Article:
Less than a year later, following the terrorist attacks of 9/11, and due to her looks, Ali was exposed to repeated physical and verbal attacks.

“I was waiting once at a bus stop, downtown Cincinnati, and a passerby threw scalding coffee at me,” she says. “I was also verbally abused by many customers at the Goldstar Chili where I was working at the time.”

By then she had joined the UC antiwar group actively protesting Bush’s new policies regarding the War on Terrorism, also his preparation for the invasion of Iraq. In 2003 Ali’s application for a permanent visa was denied twice, for no clear reasons, and in 2004 she found a tracking device hidden in her car. She was also bullied by one of her UC Professors who repeatedly refused to acknowlede her and her questions in class and who bluntly admitted it to her when she confronted him.

By then disillusioned and disheartened Ali dropped her studies and took a few months break to visit her father’s relatives in Jordan and backpack through Syria.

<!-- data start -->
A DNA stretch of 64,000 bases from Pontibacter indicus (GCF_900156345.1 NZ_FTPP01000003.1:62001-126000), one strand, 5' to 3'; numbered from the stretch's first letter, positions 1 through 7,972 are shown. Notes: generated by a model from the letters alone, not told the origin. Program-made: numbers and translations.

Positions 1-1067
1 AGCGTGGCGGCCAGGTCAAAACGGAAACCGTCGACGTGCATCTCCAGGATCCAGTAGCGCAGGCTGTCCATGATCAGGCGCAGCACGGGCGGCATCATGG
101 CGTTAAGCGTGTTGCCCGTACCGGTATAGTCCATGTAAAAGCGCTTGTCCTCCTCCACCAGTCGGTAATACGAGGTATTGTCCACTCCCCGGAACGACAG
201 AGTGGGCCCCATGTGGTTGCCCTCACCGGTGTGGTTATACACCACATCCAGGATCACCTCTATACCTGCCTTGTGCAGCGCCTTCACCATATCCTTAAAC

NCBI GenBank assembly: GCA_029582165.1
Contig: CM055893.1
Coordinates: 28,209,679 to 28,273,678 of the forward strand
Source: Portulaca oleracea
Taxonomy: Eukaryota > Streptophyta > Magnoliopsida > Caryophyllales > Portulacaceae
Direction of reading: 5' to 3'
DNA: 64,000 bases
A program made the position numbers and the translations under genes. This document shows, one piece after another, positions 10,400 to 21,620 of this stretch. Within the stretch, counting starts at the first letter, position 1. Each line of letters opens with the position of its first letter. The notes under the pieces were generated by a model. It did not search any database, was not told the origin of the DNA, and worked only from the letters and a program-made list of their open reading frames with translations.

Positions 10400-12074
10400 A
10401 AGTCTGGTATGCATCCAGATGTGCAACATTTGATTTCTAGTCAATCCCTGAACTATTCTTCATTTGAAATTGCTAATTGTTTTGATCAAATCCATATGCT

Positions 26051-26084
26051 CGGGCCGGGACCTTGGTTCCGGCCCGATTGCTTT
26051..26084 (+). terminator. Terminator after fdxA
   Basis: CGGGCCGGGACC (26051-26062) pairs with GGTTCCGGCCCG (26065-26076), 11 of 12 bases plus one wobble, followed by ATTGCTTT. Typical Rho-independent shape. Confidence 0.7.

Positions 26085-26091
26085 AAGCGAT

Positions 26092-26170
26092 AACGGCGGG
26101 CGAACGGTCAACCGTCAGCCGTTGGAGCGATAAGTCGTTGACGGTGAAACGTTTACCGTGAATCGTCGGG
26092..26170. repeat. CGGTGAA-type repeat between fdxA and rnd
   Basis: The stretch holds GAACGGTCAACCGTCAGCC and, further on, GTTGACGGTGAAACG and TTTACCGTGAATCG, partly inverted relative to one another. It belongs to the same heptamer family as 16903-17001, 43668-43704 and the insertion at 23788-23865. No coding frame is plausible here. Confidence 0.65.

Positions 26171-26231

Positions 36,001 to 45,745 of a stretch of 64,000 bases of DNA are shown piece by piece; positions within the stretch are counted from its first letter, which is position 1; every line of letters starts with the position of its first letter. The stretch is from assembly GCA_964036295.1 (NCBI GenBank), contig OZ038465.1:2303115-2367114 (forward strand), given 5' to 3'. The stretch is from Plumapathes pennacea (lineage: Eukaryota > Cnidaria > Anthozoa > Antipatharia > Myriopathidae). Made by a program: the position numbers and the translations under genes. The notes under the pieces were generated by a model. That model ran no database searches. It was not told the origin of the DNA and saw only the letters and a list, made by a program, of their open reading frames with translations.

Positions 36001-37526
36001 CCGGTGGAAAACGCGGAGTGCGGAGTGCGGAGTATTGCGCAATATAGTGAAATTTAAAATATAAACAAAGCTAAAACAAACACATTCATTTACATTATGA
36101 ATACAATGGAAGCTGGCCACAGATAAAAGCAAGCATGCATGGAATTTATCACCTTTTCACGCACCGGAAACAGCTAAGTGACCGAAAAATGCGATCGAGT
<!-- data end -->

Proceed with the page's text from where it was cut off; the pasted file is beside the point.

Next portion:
Upon her return to the US, she spent more time at the mosque and decided to resume her college studies but this time at Cininnati State for an Associate degree in Liberal Arts and International Relations, then at Xavier University for a BA in Post-colonial International Studies and Political Science (2011).

Ali’s years spent at Xavier University (XU) were life changing to her. She resonated very well with the holistic spiritual approach the school espoused, its focus on the entire person, its high moral values and the support it provided its students. She also discovered right away the on-campus Dorothy Day Center for Faith and Justice (CFJ) which helped her grow in her faith and strengthen its link to social justice.